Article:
In its efforts to close its own ranks and place Beijing on the defensive, EU Foreign Policy Commissioner, Josep Borrell recently said that the EU must take action against “Chinese expansionism,” aimed at “transforming the international order into a selective multilateral system with Chinese characteristics.” This must be prevented and “European values” and technology must be protected.[9]

Borrell calls on the Union to offensively close ranks against the People’s Republic of China, while simultaneously pleading for not openly joining the side of the USA in the conflict with China.

No Decoupling

On the weekend, Minister of State in Germany’s Ministry of Foreign Affairs, Niels Annen explained how Berlin seeks to merge the contradictory elements of the China policy. Annen explained that, due to the “human rights situation” in the People’s Republic, and because of Beijing’s recent “military maneuver in the South China Sea,” a “new orientation has been formulated in Europe.” Borrells statements provide an example of its new aggressive tone. However there is “also the desire” within the EU “to remain in dialogue with China,” Annen confirmed, not least regarding the interests of the economy: “we want partnership on an equal footing.”[10] “For months Washington has been launching massive political attacks against Peking,” “a veritable campaign.” However, “a new global confrontation” similar to the Cold War is “not in our interests.” “Decoupling cannot be our strategy,” Annen added, therefore, he “opposes a demonization of China.” “Channels of communication must be kept open.” Therefore, Berlin’s strategy is aimed at simultaneously taking an offensive stand toward Beijing, while maintaining its independence from Washington – in the interests of Germany’s expanding industry.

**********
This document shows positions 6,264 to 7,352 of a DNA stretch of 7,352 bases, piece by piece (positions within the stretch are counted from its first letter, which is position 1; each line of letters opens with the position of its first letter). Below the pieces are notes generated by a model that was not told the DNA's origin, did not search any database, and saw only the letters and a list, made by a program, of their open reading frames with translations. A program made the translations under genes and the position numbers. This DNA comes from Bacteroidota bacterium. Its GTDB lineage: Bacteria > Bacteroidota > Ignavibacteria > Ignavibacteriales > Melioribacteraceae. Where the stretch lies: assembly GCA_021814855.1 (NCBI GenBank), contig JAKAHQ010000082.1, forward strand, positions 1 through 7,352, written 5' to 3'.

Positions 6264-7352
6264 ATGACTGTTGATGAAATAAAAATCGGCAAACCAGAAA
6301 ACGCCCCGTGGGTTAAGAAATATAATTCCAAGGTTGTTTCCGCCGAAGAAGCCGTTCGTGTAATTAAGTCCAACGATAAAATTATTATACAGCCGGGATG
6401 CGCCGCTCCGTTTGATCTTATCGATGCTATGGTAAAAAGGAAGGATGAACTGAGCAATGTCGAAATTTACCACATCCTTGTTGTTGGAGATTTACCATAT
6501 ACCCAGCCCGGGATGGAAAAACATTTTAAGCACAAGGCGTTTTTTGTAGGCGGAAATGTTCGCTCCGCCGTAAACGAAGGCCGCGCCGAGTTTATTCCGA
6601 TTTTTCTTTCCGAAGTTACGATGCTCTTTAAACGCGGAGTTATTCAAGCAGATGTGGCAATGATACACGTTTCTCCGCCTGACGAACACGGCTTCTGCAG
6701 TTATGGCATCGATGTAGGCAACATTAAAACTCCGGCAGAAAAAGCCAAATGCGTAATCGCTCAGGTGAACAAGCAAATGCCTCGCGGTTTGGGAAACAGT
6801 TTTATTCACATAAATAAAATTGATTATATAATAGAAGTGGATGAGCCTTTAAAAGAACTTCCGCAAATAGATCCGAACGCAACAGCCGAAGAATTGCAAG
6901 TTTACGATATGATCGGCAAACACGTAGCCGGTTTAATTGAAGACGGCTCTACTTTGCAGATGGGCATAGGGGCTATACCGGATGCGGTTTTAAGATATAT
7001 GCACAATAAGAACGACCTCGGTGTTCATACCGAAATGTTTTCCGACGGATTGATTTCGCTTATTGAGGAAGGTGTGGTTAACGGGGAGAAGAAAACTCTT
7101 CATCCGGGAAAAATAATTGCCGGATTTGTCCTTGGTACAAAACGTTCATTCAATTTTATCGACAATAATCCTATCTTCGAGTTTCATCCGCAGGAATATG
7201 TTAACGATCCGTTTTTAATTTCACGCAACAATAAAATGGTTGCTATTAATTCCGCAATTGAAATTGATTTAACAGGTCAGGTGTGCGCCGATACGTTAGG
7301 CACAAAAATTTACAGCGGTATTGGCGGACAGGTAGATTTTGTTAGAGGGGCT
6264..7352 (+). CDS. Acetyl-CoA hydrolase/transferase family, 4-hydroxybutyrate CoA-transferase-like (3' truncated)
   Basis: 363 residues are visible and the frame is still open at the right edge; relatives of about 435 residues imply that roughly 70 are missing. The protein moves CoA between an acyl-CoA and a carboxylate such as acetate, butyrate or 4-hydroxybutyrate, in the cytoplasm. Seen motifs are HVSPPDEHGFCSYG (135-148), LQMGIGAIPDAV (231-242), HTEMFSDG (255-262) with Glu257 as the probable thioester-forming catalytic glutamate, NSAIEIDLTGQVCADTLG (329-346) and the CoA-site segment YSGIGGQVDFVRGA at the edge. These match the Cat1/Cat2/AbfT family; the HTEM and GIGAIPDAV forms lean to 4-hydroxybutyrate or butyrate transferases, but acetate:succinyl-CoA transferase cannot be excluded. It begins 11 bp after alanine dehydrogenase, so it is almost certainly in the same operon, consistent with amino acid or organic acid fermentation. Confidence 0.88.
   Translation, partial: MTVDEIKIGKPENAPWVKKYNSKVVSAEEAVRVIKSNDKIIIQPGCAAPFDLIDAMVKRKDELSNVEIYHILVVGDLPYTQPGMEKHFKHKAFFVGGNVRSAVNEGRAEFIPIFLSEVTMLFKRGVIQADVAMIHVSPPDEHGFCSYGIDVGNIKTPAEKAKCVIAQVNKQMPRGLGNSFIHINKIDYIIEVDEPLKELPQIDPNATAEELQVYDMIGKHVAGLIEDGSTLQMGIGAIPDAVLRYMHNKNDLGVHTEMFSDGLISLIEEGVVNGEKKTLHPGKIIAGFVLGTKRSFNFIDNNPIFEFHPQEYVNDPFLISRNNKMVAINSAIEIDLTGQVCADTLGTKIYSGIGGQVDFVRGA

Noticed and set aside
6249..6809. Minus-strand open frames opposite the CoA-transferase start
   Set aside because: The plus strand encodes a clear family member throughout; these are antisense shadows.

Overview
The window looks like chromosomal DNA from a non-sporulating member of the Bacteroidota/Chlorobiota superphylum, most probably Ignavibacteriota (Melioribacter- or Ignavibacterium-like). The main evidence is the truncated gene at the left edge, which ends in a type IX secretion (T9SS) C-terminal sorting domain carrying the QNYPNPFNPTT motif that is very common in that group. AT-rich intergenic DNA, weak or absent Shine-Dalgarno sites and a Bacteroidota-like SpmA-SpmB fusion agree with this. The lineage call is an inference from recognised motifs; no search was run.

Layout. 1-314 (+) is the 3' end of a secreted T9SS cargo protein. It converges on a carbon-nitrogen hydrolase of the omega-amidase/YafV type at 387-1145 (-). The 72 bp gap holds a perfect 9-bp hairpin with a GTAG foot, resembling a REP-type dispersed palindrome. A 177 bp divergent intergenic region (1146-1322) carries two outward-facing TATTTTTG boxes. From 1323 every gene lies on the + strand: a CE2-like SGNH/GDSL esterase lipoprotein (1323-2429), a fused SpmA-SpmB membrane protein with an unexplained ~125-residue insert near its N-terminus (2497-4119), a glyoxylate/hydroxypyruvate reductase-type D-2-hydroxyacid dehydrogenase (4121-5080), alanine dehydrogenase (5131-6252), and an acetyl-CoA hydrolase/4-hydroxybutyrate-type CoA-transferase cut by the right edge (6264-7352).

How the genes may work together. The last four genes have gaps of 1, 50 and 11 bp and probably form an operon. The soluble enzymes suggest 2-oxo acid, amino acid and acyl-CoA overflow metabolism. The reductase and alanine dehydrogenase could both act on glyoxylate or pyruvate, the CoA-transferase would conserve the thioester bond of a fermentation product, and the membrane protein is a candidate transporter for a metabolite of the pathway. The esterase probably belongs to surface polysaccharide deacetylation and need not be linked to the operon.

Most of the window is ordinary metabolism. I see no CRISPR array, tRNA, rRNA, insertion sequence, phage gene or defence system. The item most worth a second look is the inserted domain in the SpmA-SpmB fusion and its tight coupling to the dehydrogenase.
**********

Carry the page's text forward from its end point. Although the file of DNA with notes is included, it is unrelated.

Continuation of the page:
[1] Videokonferenz der Führungsspitzen der EU und Chinas: Die Werte und Interessen der EU auf höchster Ebene wahren. Gemeinsame Presseerklärung von ER-Präsident Michel, Kommissionspräsidentin von der Leyen und Bundeskanzlerin Merkel. bundesregierung.de 14.09.2020.

[2] Galina Kolev: China steuert auf Exportzielland Nummer eins zu. IW-Kurzbericht 84/2020. Köln, 16.07.2020.

[3], [4] European Chamber of Commerce in China: Position Paper 2020/2021. Beijing, September 2020.

[5] Max Haerder: “Merkel versteht sich auf den richtigen Umgang mit China”. wiwo.de 14.09.2020. See also “China bleibt Partner”.

[6] EU-China – A strategic outlook. Brussels, 12 March 2019.

[7] See also Zur Schadensbegrenzung nach Rom.

[8] See also Die Sorgen der Transatlantiker.

[9] Josep Borrell: La doctrina Sinatra. politicaexterior.com 01.09.2020.

[10] Moritz Koch: Staatsminister Niels Annen kritisiert Peking ungewöhnlich scharf. handelsblatt.com 13.09.2020.

Source: German Foreign Policy